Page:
History of the School of Physics
Physics was first taught at the tertiary level in Australia at the University of Sydney. Since the University's beginning in 1852, John Smith, one of the three foundation professors, taught experimental philosophy, along with chemistry and Morris Pell, another of the three foundation professors, taught the mathematical parts of physics as part of mathematics.
Smith was appointed well before laboratory instruction became part of training in physics. After Smith's death, Richard Threlfall, fresh from working with J.J.Thomson at the Cavendish Laboratory in Cambridge, was appointed Professor of Physics in 1886. By 1888 Threlfall had built Australia's first Physical Laboratory which was acknowledged to be as good as any physical laboratory in the world at that time. This laboratory made a profound impression on contemporaries such as William Bragg and Ernest Rutherford, then commencing their careers, and became the model for the rest of the country.
Threlfall's Physical Laboratory circa 1890. Now known as the Badham Building.
At the laboratory's completion, Threlfall pursued a vigorous and varied research program supported by his able assistant and successor in the Chair, James Arthur Pollock, and many of the final year physics students. Accurate measurement, at times astonishingly so (currents as small as 10^-13 amperes; 1 part in 500,000 for g, the acceleration due to gravity), was the touchstone of the program's achievement for which Threlfall was admitted to Fellowship of the Royal Society (FRS).
Pollock, as professor from 1899 to 1922, consolidated the research tradition assisted by his subsequent successor in the Chair, Oscar Vonwiller. They were joined in time by three other members of staff. Pollock is best remembered for being the first to describe the 'pinch' effect, a concept basic in plasma physics research, and for discovering a new class of ion in the atmosphere. Pollock too was rewarded with an FRS in 1916 while on active service on the Western Front.
The present physics building was built in response to the rapid expansion in student population following The Great War. It's design by Leslie Wilkinson, first Professor of Architecture, in Mediterranean style with classical details, specified its length to be exactly 1/10 mile ( to 3 significant figures). This was no doubt an architectural statement about the business carried on within its walls. Pollock died in office and never saw the building's completion in 1924. It had ample room not only for physics, but mathematics and cancer research as well.
The present Physics building, about the time of its completion in 1924.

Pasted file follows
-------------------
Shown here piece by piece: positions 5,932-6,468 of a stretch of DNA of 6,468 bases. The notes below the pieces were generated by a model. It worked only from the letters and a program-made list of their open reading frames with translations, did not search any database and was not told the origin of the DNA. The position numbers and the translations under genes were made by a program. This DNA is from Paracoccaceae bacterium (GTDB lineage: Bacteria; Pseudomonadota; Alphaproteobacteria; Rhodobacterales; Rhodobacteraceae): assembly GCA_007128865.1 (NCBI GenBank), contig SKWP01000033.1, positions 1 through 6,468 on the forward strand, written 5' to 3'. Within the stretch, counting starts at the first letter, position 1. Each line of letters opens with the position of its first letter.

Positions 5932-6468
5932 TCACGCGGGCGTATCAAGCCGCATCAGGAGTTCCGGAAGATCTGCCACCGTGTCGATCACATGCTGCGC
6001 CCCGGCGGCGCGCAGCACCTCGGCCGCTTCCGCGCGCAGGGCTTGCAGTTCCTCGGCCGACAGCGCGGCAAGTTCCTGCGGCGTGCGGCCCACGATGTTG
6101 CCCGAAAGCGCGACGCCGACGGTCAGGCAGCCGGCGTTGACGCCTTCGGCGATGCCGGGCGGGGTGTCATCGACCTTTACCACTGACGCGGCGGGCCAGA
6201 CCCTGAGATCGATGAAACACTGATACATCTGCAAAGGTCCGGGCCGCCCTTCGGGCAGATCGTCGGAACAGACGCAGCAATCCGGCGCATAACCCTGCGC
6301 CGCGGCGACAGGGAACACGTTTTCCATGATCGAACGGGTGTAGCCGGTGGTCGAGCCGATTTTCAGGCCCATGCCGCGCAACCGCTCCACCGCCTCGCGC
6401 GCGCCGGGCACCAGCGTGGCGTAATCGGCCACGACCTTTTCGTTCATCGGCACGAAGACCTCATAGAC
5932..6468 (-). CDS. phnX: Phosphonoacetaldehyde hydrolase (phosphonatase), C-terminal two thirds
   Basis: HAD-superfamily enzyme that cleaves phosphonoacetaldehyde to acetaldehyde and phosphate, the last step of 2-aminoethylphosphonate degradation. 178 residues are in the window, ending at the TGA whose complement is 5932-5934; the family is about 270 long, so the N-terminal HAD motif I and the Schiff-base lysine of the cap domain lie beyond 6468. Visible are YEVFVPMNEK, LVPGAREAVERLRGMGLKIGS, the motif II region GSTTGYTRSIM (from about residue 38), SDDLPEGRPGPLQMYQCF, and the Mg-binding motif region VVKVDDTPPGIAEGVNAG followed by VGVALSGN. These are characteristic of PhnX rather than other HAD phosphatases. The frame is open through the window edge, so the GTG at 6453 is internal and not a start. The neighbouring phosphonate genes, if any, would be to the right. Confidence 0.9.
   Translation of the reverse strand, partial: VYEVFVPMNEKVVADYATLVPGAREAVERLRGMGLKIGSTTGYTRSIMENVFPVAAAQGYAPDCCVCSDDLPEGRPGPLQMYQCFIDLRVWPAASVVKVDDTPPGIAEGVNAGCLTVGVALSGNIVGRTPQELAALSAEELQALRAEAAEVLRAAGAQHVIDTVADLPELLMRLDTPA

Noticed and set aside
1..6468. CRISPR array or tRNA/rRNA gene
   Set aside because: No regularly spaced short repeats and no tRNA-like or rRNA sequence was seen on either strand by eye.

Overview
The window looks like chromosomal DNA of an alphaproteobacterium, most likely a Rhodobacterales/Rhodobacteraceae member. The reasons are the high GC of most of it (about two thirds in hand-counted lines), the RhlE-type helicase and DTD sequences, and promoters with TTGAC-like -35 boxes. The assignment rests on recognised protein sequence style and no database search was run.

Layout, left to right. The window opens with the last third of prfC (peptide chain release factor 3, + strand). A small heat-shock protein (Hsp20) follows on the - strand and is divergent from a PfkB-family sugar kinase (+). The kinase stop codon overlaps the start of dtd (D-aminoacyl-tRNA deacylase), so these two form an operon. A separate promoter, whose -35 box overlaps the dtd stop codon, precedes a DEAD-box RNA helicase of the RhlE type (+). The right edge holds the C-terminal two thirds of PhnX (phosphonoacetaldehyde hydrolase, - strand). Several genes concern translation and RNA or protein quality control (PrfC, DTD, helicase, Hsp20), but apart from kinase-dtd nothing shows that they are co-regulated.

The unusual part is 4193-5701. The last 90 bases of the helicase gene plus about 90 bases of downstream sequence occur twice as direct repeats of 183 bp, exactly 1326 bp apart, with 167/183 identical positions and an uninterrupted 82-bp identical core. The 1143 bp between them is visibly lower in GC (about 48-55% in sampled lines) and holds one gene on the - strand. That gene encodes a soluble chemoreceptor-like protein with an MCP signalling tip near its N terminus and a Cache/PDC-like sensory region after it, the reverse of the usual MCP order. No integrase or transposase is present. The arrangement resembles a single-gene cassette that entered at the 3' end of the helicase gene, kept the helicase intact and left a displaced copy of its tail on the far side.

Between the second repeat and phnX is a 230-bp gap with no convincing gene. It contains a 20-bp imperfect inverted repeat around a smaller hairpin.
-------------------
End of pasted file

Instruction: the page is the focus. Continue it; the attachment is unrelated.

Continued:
Research between the wars was carried out with one fewer member of the permanent staff than before the Great War. Each member was responsible for a different field. Vonwiller concentrated on optics. George Briggs, after obtaining a Cambridge PhD under Rutherford, took nuclear physics. A newcomer from Oxford, Associate Professor Victor Bailey, specialised in ionospheric work. Edgar Booth, more of a generalist, co-authored a very popular text book for senior high school students with Phyllis Nicol, who was the second woman physics graduate from Sydney. Bailey was appointed to a Chair of Experimental Physics in the mid-thirties and is best remembered for explaining 'The Luxembourg Effect' - interference in the reflecting properties of the ionosphere used in short-wave radio broadcasts by a second transmitter located half-way between the first transmitter and receiver.
During the Second World War Vonwiller headed Optical Munitions work in the basement of the physics building which employed 140 people working a 144 hour week. The expertise developed here and at other physics departments was allowed to languish after the war and the basis of an indigenous optical industry dissolved. Bailey headed a radar training course of the highest calibre for the three services. Hundreds of operators who could service their own equipment were put into the battle theatres of the Pacific Islands and on board Navy ships. This story has yet to be told in full, having only recently emerged from wartime secrecy.
After the war Vonwiller retired and a successor was not appointed for seven years. Harry Messel, a Canadian wartime paratrooper and later Cosmic Ray theoretician under Erwin Schrodinger (who was one of the founders of Quantum Mechanics), was appointed in 1952 (one century after the first Sydney appointment) with a liberal warrant to rejuvenate the department. This he did with a vengeance: he increased the permanent staff to 21 including a team of full-time theoreticians, had the first electronic computer (SILLIAC) to be used in an Australian University built locally and established research in several departments with individual professorial heads to form a School of Physics. He also established the first Foundation in the British Commonwealth to get big business involved in funding research, something the rest of Australian Universities are now doing more than 40 years later. First named The Nuclear Research Foundation when expectations were high that private enterprise would be involved in power generation, it is now known as The Science Foundation for Physics within the University of Sydney. It still to this day funds professional support that enables Physics at Sydney to maintain its international reputation.
SILLIAC, shown opposite being operated by Pat Dunlop, entered regular use in July 1956.